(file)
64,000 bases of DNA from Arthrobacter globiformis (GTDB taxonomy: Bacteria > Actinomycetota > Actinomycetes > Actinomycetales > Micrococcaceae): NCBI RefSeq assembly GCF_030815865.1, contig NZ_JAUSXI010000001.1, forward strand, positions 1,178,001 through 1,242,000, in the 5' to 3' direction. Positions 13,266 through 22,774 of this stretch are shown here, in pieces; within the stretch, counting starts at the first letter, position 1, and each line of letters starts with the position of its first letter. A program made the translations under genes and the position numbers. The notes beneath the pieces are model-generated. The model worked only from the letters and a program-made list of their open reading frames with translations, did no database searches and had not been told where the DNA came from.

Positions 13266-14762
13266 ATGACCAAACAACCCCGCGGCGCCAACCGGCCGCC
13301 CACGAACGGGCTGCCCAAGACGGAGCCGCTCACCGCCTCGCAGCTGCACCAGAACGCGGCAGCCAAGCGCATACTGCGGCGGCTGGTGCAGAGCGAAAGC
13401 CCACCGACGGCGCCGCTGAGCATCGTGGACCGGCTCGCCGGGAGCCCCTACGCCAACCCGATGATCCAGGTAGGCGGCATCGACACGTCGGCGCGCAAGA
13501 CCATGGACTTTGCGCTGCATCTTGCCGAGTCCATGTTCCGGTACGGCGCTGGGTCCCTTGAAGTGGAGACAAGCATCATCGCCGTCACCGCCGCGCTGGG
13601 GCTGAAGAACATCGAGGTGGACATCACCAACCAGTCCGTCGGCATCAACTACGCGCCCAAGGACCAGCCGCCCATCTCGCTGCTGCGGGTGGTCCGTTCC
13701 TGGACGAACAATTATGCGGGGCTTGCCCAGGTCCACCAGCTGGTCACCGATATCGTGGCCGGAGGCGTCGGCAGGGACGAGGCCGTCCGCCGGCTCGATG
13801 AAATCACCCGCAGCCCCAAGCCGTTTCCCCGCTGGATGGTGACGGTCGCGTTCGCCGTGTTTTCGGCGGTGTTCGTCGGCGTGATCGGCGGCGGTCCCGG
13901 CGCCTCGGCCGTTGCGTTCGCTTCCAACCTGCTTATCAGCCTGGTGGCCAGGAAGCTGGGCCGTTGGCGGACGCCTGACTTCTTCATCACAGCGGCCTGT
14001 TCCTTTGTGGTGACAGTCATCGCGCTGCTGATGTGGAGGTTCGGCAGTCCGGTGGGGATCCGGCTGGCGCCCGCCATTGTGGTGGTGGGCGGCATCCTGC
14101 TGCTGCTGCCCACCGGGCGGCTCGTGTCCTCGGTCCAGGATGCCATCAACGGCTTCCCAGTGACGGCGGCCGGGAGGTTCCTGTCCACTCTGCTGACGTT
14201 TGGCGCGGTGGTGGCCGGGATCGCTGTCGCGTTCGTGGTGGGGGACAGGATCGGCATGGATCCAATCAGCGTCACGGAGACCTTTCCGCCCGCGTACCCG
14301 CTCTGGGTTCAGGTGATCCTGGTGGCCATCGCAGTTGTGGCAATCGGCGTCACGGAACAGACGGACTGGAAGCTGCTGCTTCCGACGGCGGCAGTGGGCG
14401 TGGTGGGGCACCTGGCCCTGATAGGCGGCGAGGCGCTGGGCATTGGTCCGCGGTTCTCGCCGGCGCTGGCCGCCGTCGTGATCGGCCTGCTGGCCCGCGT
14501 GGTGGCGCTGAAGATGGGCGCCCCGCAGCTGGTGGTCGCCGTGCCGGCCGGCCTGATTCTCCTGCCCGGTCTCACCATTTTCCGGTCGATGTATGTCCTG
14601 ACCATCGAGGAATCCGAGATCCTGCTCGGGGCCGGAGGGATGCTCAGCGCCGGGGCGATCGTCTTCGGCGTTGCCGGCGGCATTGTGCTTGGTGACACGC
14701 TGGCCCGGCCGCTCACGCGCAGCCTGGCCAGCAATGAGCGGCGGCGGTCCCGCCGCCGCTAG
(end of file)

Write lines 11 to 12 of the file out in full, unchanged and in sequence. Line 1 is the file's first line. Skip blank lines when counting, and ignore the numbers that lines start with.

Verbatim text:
14001 TCCTTTGTGGTGACAGTCATCGCGCTGCTGATGTGGAGGTTCGGCAGTCCGGTGGGGATCCGGCTGGCGCCCGCCATTGTGGTGGTGGGCGGCATCCTGC
14101 TGCTGCTGCCCACCGGGCGGCTCGTGTCCTCGGTCCAGGATGCCATCAACGGCTTCCCAGTGACGGCGGCCGGGAGGTTCCTGTCCACTCTGCTGACGTT